An Uncomfortable Truth

Here’s an uncomfortable truth for you: Bankers here in the U.S. still refuse to lend.

As I told you yesterday, just my own personal banker refused 40 different loan seekers this year. He’s refusing loans for one reason: The economy just isn’t recovering as the powers that be would like to believe.

It’s not just bankers either. Oil traders aren’t convinced this recovery is real either. Any real recovery would mean a spike in oil prices, so they would be buying. Instead, we’re seeing an oil stock fire-sale.

The guys who normally buy up transportation stocks aren’t buying the recovery party-line either. Last Friday, more traders were dumping transportation stocks than any other time in the last year.

This is just one of several events that Forex traders may have missed over the past week. So let’s take a second to review some of the pivotal changes.

One of the biggest changes promises to not only drive stocks lower, but drive one currency down too…

Oil Falls Apart…and Drags Down the CAD

Oil has not only broken its uptrend line now but it’s also broken down through its ascending triangle pattern on its daily chart. It all happened around Thursday and Friday of last week.

Therefore, there’s likely more downside in store for the price of oil in the near term. As I mentioned yesterday, this is driving one currency lower too – the Canadian dollar.

In fact, this ONE important change caused the dollar to break higher, while the Canadian dollar broke down across the board. This is pretty normal. Oil is priced in dollars, so oil prices tend to fall when the dollar rises in value and vice versa.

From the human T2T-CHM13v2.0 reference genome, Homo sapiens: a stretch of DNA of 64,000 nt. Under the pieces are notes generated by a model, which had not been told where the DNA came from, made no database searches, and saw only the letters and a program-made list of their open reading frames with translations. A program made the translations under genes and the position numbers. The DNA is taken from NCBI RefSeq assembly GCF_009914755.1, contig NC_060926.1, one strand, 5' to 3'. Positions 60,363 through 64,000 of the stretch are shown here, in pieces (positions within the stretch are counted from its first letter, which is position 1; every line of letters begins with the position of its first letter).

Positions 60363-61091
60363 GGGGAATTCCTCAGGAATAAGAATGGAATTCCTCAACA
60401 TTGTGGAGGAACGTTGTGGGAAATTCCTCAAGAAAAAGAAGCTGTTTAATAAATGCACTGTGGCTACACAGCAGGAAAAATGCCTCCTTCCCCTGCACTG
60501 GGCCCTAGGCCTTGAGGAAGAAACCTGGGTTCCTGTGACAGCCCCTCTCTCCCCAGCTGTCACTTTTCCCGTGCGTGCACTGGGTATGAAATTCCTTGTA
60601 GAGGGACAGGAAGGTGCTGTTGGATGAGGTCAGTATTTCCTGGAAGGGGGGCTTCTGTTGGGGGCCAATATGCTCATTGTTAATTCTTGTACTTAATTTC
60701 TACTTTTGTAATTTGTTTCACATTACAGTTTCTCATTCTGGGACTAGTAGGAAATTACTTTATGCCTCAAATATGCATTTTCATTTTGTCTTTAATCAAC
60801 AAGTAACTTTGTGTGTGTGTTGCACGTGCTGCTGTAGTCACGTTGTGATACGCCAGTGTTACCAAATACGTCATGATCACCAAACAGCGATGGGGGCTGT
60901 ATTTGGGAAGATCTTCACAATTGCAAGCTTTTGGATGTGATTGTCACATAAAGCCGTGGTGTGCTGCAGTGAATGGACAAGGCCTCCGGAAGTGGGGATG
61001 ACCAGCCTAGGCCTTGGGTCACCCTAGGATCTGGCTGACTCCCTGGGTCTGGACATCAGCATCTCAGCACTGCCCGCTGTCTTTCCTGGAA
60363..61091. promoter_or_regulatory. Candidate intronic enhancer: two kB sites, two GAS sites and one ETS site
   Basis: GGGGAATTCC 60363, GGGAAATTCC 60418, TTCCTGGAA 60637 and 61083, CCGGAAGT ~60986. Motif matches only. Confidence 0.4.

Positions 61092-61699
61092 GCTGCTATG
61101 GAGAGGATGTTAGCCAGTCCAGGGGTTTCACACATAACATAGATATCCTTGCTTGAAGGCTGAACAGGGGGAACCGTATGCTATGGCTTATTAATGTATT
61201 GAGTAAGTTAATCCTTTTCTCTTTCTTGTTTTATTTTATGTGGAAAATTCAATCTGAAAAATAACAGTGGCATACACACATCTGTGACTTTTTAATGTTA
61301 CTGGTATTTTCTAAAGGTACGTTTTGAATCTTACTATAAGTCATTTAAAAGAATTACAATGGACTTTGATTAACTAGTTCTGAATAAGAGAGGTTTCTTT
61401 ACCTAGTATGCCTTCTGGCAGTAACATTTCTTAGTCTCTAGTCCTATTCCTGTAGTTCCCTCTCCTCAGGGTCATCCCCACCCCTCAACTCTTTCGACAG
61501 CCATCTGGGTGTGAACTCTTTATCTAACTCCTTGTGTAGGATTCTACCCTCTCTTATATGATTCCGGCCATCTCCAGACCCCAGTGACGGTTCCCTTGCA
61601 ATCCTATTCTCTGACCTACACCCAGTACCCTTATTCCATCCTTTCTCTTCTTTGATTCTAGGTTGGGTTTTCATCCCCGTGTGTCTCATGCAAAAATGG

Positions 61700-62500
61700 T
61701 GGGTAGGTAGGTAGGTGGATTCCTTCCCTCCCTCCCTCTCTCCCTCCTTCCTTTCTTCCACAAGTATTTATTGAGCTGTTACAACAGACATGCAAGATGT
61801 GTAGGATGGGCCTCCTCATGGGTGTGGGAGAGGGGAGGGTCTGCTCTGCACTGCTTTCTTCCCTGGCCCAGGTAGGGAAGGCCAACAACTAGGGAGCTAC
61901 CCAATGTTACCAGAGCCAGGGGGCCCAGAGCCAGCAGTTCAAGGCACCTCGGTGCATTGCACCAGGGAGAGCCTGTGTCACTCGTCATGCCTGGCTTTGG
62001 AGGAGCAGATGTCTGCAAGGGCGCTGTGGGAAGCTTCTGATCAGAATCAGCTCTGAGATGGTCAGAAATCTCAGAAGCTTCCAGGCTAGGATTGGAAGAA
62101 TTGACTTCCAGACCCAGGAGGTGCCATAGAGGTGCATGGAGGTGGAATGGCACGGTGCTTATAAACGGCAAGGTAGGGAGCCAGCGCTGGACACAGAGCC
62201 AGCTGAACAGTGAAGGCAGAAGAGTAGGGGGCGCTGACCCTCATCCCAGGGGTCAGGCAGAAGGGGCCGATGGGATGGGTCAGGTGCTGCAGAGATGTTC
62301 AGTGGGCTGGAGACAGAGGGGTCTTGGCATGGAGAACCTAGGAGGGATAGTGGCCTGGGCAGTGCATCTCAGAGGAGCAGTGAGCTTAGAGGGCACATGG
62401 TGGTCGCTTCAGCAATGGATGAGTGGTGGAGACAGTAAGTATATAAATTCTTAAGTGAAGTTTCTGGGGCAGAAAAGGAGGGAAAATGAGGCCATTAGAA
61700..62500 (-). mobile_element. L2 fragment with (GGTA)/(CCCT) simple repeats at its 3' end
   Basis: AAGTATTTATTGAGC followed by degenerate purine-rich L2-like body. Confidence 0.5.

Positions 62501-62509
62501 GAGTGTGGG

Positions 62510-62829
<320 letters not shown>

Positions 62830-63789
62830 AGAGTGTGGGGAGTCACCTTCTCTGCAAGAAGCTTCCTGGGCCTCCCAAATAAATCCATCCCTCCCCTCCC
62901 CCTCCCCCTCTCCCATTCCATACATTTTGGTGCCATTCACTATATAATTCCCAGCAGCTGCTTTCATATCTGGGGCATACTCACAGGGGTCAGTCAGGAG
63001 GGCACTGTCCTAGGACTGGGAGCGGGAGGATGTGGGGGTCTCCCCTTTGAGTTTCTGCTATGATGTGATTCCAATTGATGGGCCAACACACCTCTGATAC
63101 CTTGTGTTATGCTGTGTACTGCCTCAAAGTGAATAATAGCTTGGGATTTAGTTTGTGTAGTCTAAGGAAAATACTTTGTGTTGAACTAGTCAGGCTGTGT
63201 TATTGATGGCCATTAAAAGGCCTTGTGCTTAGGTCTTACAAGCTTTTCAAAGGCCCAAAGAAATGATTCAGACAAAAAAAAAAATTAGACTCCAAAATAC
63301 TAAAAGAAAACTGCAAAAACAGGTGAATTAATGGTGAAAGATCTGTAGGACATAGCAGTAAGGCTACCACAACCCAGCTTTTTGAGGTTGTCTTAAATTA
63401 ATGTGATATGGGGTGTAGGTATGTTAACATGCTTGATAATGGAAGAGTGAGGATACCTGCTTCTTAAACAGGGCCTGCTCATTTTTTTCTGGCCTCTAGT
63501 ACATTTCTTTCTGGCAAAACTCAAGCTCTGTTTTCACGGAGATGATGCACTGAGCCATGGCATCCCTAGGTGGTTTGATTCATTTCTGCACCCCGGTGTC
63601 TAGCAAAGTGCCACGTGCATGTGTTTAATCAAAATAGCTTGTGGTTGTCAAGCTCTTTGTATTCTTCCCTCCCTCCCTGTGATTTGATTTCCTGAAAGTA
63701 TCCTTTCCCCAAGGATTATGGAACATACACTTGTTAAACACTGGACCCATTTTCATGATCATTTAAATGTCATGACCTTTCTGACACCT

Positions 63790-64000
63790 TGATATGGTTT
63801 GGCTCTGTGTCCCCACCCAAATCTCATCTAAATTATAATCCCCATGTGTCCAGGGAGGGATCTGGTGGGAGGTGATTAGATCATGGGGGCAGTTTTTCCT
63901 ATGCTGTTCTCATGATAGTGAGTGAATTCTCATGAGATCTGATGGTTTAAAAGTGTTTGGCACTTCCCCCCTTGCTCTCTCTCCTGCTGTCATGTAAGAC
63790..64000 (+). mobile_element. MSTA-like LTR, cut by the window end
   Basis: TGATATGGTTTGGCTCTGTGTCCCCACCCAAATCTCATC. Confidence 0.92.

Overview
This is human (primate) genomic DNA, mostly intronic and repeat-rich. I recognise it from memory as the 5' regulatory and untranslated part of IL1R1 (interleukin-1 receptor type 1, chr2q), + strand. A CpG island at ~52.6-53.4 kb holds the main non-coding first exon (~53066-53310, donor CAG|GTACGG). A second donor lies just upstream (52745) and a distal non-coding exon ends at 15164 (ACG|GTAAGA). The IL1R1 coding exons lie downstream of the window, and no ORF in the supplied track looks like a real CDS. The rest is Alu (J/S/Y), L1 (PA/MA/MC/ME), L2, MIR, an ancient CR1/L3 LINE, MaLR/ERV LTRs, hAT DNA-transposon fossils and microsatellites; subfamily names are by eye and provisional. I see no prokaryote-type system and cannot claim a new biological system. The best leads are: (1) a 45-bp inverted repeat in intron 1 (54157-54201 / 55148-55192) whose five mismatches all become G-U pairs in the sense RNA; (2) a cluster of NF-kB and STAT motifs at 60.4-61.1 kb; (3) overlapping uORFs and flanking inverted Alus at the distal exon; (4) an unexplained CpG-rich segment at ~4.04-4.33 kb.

The Canadian dollar booms and busts with oil because oil is one of Canada’s biggest exports. When those exports fetch a high price, their profit margins widen. When times are good and oil rises, you can see that action in the Canadian dollar’s price.

On the flipside of the coin, if oil plummets then their profit margins shrink. All of the sudden, Canada’s main export is cheaper and its currency reflects that too.

So when I saw the breakdown in the price of oil, of course, I turned to the USD/CAD chart and saw it break its downtrend. You can see it on the chart below.

A Break DOWN in oil caused a Break UPWARD in USD/CAD!

But then I took this a step further and checked out some other CAD pairs. Sure enough, AUD/CAD was flying high and EUR/CAD broke its downtrend that same day!

This is just one example of how currency crosses (non-dollar pairs) can break out even farther than regular dollar majors.

Reason? They’re more volatile, so they tend to trend better than your normal dollar-based pair. Also, dollar-based pairs tend to be affected by tiny changes in U.S. policy so that can ensure they don’t move quite as far as non-dollar pairs.

What You Can Expect Next

Get set for stocks to drop. We’re already seeing it in oil and transportation, and I feel we’re about to have an across-the-board correction soon.

When it crumbles once again…Canadian-dollar currency pairs will fall hard also. Get set to short all CAD pairs when that happens.

Happy Trading,
Sean Hyman, aka Professor FX

EDITOR’S NOTE: For a limited time, you have a chance to get in on all Sean’s next currency cross winners and every single currency trade Ashish and the rest of our currency team release every week….for one low price. Click here for details.

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